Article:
Diener HC, Pfaffenrath V, Schnitker J, Friede M, Henneicke-von Zepelin HH. Efficacy and safety of 6.25 mg t.i.d. feverfew CO2-extract (MIG-99) in migraine prevention -- a randomized, double-blind, multicentre, placebo-controlled study. Cephalalgia. 2005;25(11):1031-41.

Ernst E, Pittler MH. The efficacy and safety of feverfew (Tanacetum parthenium L.): an update of a systematic review. [Review] Public Health Nutr. 2000;3(4A):509-514.

Evans RW, Taylor FR. "Natural" or alternative medications for migraine prevention. Headache. 2006;46(6):1012-8.

Heck AM, DeWitt BA, Lukes AL. Potential interactions between alternative therapies and warfarin. Am J Health Syst Pharm. 2000;57(13):1221-1227.

Henneicke-von Zepelin HH. Feverfew for migraine prophylaxis. Headache. 2006;46(3):531

Johnson ES, Kadam NP, Hylands DM, Hylands PJ. Efficacy of feverfew as prophylactic treatment of migraine. Br Med J. 1985;291:569–573.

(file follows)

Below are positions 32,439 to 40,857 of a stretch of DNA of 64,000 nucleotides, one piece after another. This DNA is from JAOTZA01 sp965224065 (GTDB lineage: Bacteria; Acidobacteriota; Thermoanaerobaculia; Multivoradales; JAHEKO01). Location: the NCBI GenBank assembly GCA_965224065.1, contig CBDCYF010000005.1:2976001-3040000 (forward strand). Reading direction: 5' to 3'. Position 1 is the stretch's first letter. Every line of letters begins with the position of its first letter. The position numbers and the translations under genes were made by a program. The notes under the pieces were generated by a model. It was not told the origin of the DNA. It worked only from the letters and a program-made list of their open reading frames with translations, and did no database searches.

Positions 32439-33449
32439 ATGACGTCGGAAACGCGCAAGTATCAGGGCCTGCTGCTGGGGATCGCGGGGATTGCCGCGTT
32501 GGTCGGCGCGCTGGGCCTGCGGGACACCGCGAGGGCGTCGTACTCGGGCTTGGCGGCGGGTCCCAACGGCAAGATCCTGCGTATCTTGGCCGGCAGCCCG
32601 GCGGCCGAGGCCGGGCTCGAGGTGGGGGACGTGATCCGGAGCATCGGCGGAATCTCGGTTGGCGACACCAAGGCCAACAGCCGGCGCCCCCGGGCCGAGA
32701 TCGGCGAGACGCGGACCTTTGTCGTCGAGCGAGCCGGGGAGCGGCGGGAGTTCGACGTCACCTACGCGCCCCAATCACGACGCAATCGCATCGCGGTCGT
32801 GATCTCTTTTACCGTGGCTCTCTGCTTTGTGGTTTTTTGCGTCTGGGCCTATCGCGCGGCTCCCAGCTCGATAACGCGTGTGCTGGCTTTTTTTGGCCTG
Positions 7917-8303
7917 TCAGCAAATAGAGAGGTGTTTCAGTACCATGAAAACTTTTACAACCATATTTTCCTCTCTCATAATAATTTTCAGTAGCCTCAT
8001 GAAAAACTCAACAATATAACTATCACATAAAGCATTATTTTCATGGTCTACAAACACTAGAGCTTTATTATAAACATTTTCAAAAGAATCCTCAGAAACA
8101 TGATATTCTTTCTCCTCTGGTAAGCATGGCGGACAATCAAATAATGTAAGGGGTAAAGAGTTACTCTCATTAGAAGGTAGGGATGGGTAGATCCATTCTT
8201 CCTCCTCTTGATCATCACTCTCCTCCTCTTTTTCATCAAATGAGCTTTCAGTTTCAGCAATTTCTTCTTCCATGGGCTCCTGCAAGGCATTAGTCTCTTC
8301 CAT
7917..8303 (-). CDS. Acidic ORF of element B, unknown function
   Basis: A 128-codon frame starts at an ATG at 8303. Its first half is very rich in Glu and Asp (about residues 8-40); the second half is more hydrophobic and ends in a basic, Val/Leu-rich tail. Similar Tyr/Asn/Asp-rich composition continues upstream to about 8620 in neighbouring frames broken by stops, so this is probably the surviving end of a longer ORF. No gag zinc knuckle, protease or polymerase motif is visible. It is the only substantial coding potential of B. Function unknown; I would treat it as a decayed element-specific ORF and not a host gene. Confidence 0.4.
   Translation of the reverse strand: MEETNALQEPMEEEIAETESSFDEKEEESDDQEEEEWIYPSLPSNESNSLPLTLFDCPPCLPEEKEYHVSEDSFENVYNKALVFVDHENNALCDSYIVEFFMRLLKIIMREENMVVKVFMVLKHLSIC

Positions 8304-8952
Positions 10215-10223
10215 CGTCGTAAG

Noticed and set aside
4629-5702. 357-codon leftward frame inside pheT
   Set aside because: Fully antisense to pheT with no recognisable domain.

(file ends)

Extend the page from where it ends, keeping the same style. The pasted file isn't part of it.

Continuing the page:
Klepser TB, Klepser ME. Unsafe and potentially safe herbal therapies. Am J Health Syst Pharm. 1999;56(2):125-138; quiz 139-141.

Lesiak K, Koprowska K, Zalesna I, Nejc D, Düchler M, Czyz M. Parthenolide, a sesquiterpene lactone from the medical herb feverfew, shows anticancer activity against human melanoma cells in vitro. Melanoma Res. 2010 Feb;20(1):21-34.

Maizels M, Blumenfeld A, Burchette R. A combination of riboflavin, magnesium, and feverfew for migraine prophylaxis: a randomized trial. Headache. 2004;44(9):885-90.

Martin K, et al. Parthenolide-depleted Feverfew (Tanacetum parthenium) protects skin from UV irradiation and external aggression. Arch Dermatol Res. 2008;300(2):69-80.

Mauskop A. Alternative therapies in headache. Is there a role? [Review] Med Clin North Am. 2001;85(4):1077-1084.

Miller L. Herbal medicinals: selected clinical considerations focusing on known or potential drug-herb interactions. Arch Intern Med. 1998;158(20):2200-2211.

Murphy JJ, Heptinstall S, Mitchell JR. Randomised double-blind placebo-controlled trial of feverfew in migraine prevention. Lancet. 1988;2:189-192.

Palevitch D, Earon G, Carasso R. Feverfew (Tanacetum parthenium) as a prophylactic treatment for migraine: a double-blind controlled study. Phytotherapy Res. 1997;11:508-–511.

Pattrick M, Heptinstall S, Doherty M. Feverfew in rheumatoid arthritis: a double-blind, placebo controlled study. Ann Rheum Dis. 1989;48:547-549.